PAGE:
By Mark Fischetti
The March 2011 Tohoku-Oki earthquake that decimated Japan and its Fukushima nuclear reactors with a monster tsunami altered the seafloor off the country’s eastern coast much more than scientists had thought. Analysis released today in the journal Science indicates the ocean bed moved as much as 50 meters laterally and 16 meters vertically. The magnitude 9.0 quake occurred close to the nearby Japan Trench that runs north to south in the Pacific Ocean (dark blue line on the map below).
The trench exists because the oceanic Pacific Plate (dark blue on map below) is moving westward, hitting and bending down under the continental Okhotsk Plate (light blue) from which Japan rises (green, brown). This “subduction” action creates tension within the tectonic plates, which is occasionally released in the form of earthquakes.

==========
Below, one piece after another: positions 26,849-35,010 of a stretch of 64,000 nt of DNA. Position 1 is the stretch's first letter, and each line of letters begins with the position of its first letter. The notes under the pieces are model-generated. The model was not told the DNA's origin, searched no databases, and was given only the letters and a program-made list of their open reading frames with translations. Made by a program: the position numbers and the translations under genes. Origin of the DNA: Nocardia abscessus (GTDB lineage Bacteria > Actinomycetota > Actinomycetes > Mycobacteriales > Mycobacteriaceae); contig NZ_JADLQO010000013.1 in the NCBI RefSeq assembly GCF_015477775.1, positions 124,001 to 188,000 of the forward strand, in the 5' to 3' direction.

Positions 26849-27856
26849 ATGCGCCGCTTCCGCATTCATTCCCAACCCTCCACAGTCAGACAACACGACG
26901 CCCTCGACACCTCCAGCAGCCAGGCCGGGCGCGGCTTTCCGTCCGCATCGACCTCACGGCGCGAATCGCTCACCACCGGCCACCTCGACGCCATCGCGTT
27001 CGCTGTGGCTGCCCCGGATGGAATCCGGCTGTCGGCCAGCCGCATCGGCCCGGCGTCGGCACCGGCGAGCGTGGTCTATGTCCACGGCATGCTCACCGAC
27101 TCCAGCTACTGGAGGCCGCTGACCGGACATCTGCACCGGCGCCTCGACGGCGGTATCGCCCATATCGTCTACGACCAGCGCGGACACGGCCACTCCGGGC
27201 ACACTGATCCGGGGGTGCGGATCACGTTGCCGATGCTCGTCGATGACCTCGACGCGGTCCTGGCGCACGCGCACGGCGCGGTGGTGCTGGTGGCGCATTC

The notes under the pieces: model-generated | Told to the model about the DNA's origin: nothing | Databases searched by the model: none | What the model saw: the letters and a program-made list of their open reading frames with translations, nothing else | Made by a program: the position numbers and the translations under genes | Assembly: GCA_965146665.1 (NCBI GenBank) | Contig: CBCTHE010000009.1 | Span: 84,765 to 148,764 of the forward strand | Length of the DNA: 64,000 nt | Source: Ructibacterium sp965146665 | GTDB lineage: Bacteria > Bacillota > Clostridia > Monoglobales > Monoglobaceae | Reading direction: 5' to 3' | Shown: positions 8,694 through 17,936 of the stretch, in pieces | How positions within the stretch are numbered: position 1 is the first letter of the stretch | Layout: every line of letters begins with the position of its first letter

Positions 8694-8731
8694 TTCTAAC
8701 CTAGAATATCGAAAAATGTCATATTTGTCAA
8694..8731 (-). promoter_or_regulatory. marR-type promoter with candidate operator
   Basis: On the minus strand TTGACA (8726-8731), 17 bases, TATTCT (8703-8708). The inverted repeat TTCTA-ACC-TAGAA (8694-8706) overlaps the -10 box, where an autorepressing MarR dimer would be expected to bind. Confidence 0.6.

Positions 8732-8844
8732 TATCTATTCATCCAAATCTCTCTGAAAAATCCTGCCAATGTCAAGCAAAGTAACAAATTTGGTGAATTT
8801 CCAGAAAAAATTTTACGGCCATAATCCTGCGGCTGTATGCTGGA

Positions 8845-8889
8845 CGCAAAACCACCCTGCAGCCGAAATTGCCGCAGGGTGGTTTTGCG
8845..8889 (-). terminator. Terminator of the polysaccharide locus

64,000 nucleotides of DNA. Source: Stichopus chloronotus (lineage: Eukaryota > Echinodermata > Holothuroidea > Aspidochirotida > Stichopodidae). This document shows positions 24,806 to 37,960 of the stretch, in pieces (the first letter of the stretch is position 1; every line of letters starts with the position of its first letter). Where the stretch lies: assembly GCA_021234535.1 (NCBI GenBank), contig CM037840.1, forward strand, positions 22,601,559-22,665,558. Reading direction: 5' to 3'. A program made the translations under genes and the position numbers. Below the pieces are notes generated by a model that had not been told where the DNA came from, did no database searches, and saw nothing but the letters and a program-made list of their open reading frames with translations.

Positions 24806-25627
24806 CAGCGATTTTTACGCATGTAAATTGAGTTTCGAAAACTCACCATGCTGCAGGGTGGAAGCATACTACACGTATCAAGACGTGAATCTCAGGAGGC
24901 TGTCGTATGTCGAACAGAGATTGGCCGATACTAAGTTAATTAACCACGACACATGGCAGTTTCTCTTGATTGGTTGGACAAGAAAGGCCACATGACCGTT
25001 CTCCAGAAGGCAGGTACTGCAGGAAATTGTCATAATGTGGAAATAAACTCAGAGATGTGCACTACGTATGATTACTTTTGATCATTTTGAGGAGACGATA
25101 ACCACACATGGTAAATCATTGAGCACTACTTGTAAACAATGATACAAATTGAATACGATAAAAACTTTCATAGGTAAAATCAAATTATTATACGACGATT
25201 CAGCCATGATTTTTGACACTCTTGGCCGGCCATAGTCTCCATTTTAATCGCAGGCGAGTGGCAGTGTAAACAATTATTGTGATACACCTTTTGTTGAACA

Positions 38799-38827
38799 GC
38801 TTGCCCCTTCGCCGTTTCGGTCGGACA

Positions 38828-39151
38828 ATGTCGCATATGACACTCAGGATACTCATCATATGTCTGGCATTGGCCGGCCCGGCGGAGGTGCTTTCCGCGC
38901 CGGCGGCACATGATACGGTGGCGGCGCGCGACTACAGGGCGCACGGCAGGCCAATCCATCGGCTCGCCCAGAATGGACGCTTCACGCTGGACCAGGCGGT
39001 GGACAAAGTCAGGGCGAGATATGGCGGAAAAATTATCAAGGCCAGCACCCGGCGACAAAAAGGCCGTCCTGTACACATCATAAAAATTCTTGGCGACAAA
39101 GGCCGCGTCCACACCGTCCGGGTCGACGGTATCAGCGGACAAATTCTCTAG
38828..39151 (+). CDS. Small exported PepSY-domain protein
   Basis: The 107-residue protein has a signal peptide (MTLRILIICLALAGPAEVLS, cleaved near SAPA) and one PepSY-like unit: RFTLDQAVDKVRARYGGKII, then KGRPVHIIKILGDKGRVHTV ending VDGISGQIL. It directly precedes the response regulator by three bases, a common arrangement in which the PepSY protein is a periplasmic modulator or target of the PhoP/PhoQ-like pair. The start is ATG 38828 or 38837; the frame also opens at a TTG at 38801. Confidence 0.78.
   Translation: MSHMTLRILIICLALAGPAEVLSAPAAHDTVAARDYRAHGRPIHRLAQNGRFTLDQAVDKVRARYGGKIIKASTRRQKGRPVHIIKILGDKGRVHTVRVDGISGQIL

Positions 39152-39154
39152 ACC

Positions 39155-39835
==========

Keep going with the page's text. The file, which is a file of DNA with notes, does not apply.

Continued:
Although measurements from satellites and seismic ground sensors had indicated the Okhotsk Plate moved after the 9.0 temblor on March 11, the extent of the movement was not clear. Researchers at the Japan Agency for Marine-Earth Science and Technology compared new seafloor maps made of the region this year with maps made in 1999 and were surprised by the extent of motion. For example, data along one transect (yellow marker, below) near the quake’s epicenter (black “x” on the map) indicated that the Okhotsk plate moved 50 meters east-southeast toward the trench.
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